So you’re all geared up to manage your lawn and be the envy of your neighbours, you’ve got your mower and all manner of pest control and lawn care products at the ready. That’s all there is to it right? Wrong! One thing you probably have overlooked is what type of grass you have and what you can expect from it. For example depending on the species you might have a harder time caring for your grass than you would others, so it’s definitely worth having a heads up on what type you have in your garden.
Firstly grass can be classified under two broad categories:
Warm weather grass
Cold weather grass
Warm weather grasses are, as the name suggests, most commonly found in warmer climates such as tropical or even dry baron environments. These grasses are able to tolerate dry conditions, which you might think is great, but they will tend to turn brown during colder seasons.
Cold weather grasses behave almost in the opposite manner, staying green and dormant during cold weather, and often turning brown during the hotter seasons.
Some more specific sub types of both warm and cold weather grass include:
Commonly used on sports fields, golf courses and public parks, this is a rugged grass that is tolerant to both cold and draught. It responds well to sunlight and thrives in warmer conditions.
So called because the seed head the grass bluish in colour. This grass can grow to heights of up to three feet and is fairly resilient, growing in both warm and cold seasons and in areas of otherwise poor growing potential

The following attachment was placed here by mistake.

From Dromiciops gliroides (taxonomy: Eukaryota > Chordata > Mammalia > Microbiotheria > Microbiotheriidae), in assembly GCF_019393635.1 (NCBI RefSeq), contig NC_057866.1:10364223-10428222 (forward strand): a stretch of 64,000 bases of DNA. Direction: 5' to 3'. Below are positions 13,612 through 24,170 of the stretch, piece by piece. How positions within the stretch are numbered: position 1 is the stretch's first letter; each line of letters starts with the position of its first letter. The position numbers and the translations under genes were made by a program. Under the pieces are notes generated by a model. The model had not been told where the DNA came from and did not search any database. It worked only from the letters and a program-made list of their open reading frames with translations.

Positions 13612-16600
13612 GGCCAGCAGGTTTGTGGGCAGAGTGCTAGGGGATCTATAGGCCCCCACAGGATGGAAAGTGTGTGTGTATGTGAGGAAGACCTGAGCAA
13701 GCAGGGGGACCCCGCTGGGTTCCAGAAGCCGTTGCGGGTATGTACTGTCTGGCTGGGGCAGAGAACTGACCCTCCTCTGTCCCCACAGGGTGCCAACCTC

Is perfect for creating the best looking lawns, however it requires a high amount of maintenance, probably using a well maintained cylinder mower.
A warm weather grass that can thrive in less fertile and nutritious soils, as well as being resistant to pests and disease. It’s got quite a course texture and is light green in colour. Perhaps most importantly, Centipede grass is often known as ‘lazy mans grass’ due to its slow growing nature, and all round hardyness. This means it’s a great choice if you don’t want to have to mow too often, or have to apply fertilisers to your lawn.
Native to Japan and China this is a warm weather grass that is both resistant to draught and attractive in appearance. Like other warm weather grasses it will turn brown in cool or frosty conditions.
So as you can see there is a huge amount of variation available to you if you are thinking of rolling out some new turf, but before you go running out to buy Bent Grass, be honest with yourself, yes it looks great if properly maintained, but will you realistically be able to put the hours in to do this? Likewise if you live in a cold and wet location, you’ll probably struggle to get the best from warm weather grasses.